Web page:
16 income. For every 10 additional years of age, someone tends to make 8% more net income (and 7% more sales income though the confidence level is at 89.6% so was not included in the table). Independent Variables Dependent Variables LN Sales Income Constant Age Male Own Manufacturing Service Retail Agriculture Business Age (Months) Education (Years) Limbe Client coefficient confidence level % 89.67% 100.0% 11.42% 87.78% 69.64% 62.60% 68.30% 99.98% % 24.23% % LN Net Income coefficient confidence level % 95.37% 99.64% 13.56% 95.64% 85.47% 88.64% 91.12% 99.98% % 41.55% 99.99% It should also be noted that in the analysis that the four industries were condensed into one category. For sales income, none of the four were significant individually, but after testing for multicolinearity (which measures to what extent different variables move in the same direction), it was found that all four were jointly significant (meaning that at least one of the four is significant). Each industry was measured against a none of the above base value so the fact that they are all negative does not yield much information, nor is it matter for concern. In the net income regression, both manufacturing and agriculture were significant at the 90% confidence level though, as with sales income, were also multicolinear with retail and service. Again, all four were correlated in the negative direction and so for simplicity were collapsed into just one variable. It should be noted that these linear regressions do not prove causality, but only serve to show that the differences seen in the basic analysis between the business metrics in the basic analysis section are statistically significant. Case Studies of Spillover Effect In addition to the effects on individual borrowers themselves, there was a desire to see if microfinance loans might also cause spillover effects in which non-clients, through contact with an Opportunity client, might benefit from their client neighbors. In the most basic sense, it bears remembering from the analysis above that on average, each client borrower employs (with financial compensation) slightly more (.2) people than comparison group business owners, reported 19% higher educational improvement for their children, and reported 9% higher spending on family expenditures. Beyond this impact, however, it was desired to investigate further to see whether first, any cases of other 16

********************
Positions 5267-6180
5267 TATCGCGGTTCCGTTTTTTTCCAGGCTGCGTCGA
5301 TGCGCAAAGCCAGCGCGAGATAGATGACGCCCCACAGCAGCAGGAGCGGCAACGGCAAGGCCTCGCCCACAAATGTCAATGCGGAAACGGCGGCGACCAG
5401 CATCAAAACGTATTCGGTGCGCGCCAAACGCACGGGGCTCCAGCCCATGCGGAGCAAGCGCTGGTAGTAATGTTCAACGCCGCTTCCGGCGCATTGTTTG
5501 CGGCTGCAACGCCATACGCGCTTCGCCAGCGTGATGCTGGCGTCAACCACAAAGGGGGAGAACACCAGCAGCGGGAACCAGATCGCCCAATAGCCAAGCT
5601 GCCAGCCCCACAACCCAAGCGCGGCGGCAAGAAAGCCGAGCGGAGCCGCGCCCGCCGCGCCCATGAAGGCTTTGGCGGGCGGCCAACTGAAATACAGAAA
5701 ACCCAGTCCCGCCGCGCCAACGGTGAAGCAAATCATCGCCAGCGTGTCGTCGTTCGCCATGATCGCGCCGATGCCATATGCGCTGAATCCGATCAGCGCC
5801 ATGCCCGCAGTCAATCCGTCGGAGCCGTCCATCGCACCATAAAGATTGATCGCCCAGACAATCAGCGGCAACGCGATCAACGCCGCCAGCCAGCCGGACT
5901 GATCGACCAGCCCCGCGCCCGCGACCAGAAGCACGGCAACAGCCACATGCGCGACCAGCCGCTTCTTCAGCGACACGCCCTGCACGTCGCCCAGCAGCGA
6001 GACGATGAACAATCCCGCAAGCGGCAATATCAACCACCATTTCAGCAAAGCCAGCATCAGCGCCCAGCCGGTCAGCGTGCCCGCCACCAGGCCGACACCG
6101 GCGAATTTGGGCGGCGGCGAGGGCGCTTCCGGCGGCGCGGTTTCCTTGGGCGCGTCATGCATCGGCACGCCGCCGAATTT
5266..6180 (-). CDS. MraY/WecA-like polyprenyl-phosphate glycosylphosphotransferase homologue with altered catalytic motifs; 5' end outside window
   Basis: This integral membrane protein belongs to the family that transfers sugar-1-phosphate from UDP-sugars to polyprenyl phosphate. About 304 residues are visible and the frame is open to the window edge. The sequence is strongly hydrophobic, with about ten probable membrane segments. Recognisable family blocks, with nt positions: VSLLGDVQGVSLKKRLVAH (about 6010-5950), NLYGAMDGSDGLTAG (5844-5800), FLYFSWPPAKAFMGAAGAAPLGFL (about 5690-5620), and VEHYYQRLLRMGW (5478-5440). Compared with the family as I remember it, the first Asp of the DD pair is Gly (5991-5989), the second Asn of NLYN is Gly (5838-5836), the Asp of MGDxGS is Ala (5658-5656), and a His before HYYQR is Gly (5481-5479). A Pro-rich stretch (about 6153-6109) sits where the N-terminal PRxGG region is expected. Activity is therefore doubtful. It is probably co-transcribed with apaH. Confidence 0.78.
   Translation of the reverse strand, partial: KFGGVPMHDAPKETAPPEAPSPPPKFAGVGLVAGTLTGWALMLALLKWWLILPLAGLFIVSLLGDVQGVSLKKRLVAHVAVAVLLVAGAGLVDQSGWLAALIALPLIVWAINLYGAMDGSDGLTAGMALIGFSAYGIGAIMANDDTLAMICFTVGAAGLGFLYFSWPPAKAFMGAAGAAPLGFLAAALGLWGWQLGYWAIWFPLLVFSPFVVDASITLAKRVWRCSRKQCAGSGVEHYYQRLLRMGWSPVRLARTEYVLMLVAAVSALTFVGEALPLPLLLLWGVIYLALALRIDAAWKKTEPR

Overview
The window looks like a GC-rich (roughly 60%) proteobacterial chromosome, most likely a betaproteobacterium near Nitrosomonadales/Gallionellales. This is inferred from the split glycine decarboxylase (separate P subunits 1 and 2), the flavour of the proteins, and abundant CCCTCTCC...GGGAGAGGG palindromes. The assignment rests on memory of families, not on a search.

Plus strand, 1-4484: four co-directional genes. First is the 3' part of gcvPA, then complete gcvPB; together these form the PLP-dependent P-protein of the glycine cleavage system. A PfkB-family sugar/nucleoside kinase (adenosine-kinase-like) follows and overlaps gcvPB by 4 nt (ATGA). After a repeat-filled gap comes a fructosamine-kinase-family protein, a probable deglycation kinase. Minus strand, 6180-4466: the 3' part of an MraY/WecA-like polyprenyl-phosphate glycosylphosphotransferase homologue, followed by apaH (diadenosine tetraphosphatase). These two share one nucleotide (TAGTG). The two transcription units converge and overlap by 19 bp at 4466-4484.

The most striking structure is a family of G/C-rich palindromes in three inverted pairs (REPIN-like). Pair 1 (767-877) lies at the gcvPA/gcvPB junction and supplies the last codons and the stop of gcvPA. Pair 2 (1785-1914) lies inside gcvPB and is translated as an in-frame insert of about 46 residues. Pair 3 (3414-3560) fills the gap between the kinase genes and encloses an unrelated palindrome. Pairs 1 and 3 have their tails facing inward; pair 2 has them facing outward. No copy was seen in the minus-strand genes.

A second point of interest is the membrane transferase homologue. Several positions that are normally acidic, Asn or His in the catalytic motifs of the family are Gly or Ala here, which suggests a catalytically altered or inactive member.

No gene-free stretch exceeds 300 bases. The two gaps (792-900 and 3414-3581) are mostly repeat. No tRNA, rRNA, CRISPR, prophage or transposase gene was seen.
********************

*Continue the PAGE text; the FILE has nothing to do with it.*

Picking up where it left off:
17 spillover effects could be found and second, to discover some possible forms these effects would take. This case study section is purely anecdotal and no claims can be made to which extent that spillover similar to the following examples occurs. The three case studies presented here each show a different way of how spillover might take place. A table summarizing the impact is given here with the full stories found in the appendices. Client Name Type of Effect Business Impact Susan Kapasule Cluster Leader Cross-border trade Recruited 130 new clients who have built 76 houses, bought 84 refrigerators and own 3 cars Group of 8 women care for and send 16 extra Jisenga PTB Traditional food Orphan Care children to school in addition to their own; 7 Group and drinks from poorer relatives, 9 orphans Yamakani Phiri Employer Bakery Employs 7 people and supplies over 60 other small business owners Conclusions and Limitations In general, the differences seen between client and comparison responses in perception of change questions compared to 12 months ago are striking. Not only do clients report better results on all 15 indicators where there is reasonable expectation that microfinance could make a difference, but the magnitude of the impact itself is surprising. For example, in many cases, the norm for the comparison group is a roughly 50/50 chance that a respondent reports improvement, as can be seen in the basic analysis for the variables of improvement in sales income, net income, number of customers, amount of assets, and children s education. The analysis shows that the norm for clients is improvement roughly three times out of four. In two other variables improvement in the amount saved and the ability to pay suppliers the comparison group reported improvement roughly one times in three while clients reported improvement over 50% of the time. In addition, the very high degree of confidence that the client variable plays a significant role in these regressions also is worth repeating. For regressions of sales income, net income, number of customers, ability to pay suppliers, and number of employees, for overall quality of life, home comfort, assets, family health and children s education ten out of the 15 regressions where the client variable would be expected to be significant the client variable was significant at a confidence level of greater than 99.4%. Considering these results, one might argue that client respondents were biased towards reporting more positive changes than the comparison group. It is worth noting again, however, that while there was significant, positive impact in 15 of the 18 improvement variables for the client group, there were three variables where there was no statistically significant difference between in the clients and comparison in 17